One of the benefits of my ongoing work as a mental health practitioner is that I never lose sight of the problems caused by the ongoing oppression of women. For this reason, I was particularly excited to learn about a new initiative coming out of Canada called womenmind. Launched by The Centre for Addiction and Mental Health (CAMH) in Toronto, Canada, womenmind is being supported by two gifts totaling $6.5 million, and aims to “put a defined focus on closing the gender gap in mental health.”

 (Pictured above, left to right) Sandi Treliving, Philanthropist & Member, CAMH Foundation Board of Directors, Deborah Gillis, President and CEO, CAMH Foundation and Dr. Catherine Zahn, President and CEO, CAMH. (photo credit: CAMH)

With $5-million in funding from Sandi and Jim Treliving and family and another $1.5-million donation from Hudson’s Bay Foundation, CAMH is creating womenmind for the purpose of “fuel[ing] philanthropy focused on accelerating discovery related to improving the mental health of girls and women and supporting female-identifying researchers to become leaders in the sciences.”

Read More

Blow to Gender Equality as UN Curtails CSW Due to Coronavirus

NEW YORK, March 2 (Thomson Reuters Foundation) – Curtailing a major United Nations meeting on gender equality over coronavirus fears could be a blow to progress in women’s rights and needs to be rescheduled to include diverse voices, participants and observers said on Monday.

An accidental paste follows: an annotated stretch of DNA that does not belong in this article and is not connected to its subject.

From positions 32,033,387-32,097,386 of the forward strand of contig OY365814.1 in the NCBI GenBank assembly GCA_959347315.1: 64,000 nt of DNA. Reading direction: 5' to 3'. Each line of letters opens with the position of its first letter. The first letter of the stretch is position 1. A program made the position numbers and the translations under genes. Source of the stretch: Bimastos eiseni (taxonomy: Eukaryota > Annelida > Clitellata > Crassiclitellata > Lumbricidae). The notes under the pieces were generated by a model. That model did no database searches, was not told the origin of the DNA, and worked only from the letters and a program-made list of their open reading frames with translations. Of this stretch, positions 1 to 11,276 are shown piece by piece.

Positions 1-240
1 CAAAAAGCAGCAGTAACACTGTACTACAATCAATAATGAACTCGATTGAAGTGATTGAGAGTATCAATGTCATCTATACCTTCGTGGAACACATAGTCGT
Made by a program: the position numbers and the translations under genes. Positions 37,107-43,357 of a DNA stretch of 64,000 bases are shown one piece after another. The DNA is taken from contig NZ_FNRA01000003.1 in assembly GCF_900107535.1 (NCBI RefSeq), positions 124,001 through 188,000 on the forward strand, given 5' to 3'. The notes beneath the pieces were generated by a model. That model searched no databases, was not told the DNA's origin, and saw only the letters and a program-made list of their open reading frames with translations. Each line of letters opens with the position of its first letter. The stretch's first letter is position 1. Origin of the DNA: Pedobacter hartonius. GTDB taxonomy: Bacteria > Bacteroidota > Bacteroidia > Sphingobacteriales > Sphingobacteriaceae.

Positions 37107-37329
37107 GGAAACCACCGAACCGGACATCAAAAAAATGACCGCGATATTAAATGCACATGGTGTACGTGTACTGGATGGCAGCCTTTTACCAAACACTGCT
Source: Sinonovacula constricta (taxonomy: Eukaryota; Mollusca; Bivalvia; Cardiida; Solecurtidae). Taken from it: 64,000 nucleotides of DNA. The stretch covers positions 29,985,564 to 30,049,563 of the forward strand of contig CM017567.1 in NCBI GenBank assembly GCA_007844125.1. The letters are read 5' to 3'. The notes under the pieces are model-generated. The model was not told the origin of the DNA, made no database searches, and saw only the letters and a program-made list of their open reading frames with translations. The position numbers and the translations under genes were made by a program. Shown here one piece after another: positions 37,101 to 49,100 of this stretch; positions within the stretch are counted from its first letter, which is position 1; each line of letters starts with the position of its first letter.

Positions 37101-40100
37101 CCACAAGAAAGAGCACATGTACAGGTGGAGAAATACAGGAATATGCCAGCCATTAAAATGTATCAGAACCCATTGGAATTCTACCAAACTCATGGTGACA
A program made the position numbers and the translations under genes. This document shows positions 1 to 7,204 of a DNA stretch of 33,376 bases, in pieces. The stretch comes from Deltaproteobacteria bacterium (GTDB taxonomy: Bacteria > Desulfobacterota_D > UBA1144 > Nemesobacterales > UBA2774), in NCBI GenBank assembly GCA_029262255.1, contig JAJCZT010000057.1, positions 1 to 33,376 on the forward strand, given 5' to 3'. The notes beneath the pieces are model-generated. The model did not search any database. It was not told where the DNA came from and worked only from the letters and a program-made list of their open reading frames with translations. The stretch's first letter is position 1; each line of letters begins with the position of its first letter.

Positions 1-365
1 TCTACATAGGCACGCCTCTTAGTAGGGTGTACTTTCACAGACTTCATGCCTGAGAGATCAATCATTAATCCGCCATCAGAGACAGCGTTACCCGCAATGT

CSW was scaled by to a one-day meeting due to the global outbreak of coronavirus. (Image credit: UN Commission on the Status of Women)

The annual two-week U.N. Commission on the Status of Women (CSW) promoting equality and women’s empowerment was scaled back on Monday to just one-day next week due the global outbreak.

In its abbreviated version, the CSW will hold a procedural meeting on March 9 – the day after International Women’s Day – to adopt a draft political declaration marking 25 years since the historic women’s rights declaration signed in Beijing.

Read More

Bloomberg’s Billions and Why it Matters to Women’s Giving

Editor’s Note: This post is not intended as an endorsement for any candidate for public office. Philanthropy Women is partially funded by fiscal sponsorship through the Women’s Funding Network, a 501c(3) organization, and therefore cannot make any political endorsements.

Many of us have probably read the articles about Bloomberg’s multiple lawsuits involving sexual harassment and creating a hostile work environment for women. This post isn’t about that, and that topic is deserving of its own discussion in feminist giving circles. This post is about Bloomberg’s philanthropy for women, and the way his billions impact not just gender equality movements, but also environmental movements and movements for racial justice.

Read More

CONVICTED! Weinstein Trial Shows Success of Funding #MeToo

UPDATE: Harvey Weinstein has been found guilty of rape in landmark case for the #MeToo era. Weinstein was convicted of third degree rape of Jessica Mann. The jury in New York also convicted Weinstein, 67, of third-degree rape of Jessica Mann, a former aspiring actress. He was also convicted of criminal sexual act in the first degree against Mimi Haley, a former “Project Runway” production assistant. Read more here.

weinstein
Harvey Weinstein heads into court. (Photo Credit: AP, Michael Owens)